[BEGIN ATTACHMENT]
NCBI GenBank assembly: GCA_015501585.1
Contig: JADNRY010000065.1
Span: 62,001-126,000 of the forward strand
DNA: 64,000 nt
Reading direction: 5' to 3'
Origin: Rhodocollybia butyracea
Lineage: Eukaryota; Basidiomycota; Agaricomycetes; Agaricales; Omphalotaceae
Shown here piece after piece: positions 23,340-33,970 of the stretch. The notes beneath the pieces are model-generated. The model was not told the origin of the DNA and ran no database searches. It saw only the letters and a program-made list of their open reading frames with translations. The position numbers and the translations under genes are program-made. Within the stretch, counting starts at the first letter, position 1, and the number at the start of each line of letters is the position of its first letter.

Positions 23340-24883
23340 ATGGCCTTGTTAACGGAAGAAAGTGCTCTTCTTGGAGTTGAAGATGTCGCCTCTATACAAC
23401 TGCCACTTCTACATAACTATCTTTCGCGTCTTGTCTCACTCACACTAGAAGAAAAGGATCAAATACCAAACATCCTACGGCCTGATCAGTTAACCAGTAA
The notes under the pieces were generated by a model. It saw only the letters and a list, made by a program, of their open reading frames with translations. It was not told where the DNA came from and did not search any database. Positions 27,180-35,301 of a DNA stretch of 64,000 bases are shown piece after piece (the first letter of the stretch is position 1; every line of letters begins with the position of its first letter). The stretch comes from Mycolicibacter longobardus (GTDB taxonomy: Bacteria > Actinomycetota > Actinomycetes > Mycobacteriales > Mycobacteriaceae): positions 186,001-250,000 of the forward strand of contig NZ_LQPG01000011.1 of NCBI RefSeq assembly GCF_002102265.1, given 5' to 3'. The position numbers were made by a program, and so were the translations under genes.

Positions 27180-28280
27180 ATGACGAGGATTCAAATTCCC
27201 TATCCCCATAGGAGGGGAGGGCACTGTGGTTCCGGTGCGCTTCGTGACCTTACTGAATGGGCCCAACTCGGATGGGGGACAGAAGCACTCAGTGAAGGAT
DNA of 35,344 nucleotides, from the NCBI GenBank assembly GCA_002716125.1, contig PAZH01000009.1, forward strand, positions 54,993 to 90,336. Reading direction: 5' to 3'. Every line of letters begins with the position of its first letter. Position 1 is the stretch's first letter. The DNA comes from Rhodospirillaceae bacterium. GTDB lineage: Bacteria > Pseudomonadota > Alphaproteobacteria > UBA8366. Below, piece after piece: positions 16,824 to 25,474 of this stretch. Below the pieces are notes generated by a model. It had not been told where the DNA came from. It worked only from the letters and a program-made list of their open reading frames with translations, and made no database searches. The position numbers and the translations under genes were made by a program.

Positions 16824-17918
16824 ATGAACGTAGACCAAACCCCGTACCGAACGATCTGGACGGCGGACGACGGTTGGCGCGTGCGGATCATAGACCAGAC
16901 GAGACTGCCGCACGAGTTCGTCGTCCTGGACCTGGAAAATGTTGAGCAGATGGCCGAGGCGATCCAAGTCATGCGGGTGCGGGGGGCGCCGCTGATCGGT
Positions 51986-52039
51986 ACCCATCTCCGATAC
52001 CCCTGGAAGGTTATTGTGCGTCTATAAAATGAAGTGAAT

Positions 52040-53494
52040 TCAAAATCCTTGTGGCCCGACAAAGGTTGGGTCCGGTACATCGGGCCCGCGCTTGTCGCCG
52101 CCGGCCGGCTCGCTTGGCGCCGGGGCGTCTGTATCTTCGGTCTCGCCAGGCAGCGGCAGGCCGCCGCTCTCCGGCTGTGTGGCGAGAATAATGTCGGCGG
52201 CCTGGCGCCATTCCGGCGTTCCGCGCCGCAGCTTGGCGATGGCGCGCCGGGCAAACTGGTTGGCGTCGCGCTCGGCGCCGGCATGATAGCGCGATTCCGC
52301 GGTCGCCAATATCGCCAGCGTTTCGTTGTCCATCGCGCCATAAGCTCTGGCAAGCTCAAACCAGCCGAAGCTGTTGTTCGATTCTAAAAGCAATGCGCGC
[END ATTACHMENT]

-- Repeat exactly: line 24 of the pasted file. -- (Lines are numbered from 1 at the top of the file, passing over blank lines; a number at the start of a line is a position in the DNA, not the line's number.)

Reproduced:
52040 TCAAAATCCTTGTGGCCCGACAAAGGTTGGGTCCGGTACATCGGGCCCGCGCTTGTCGCCG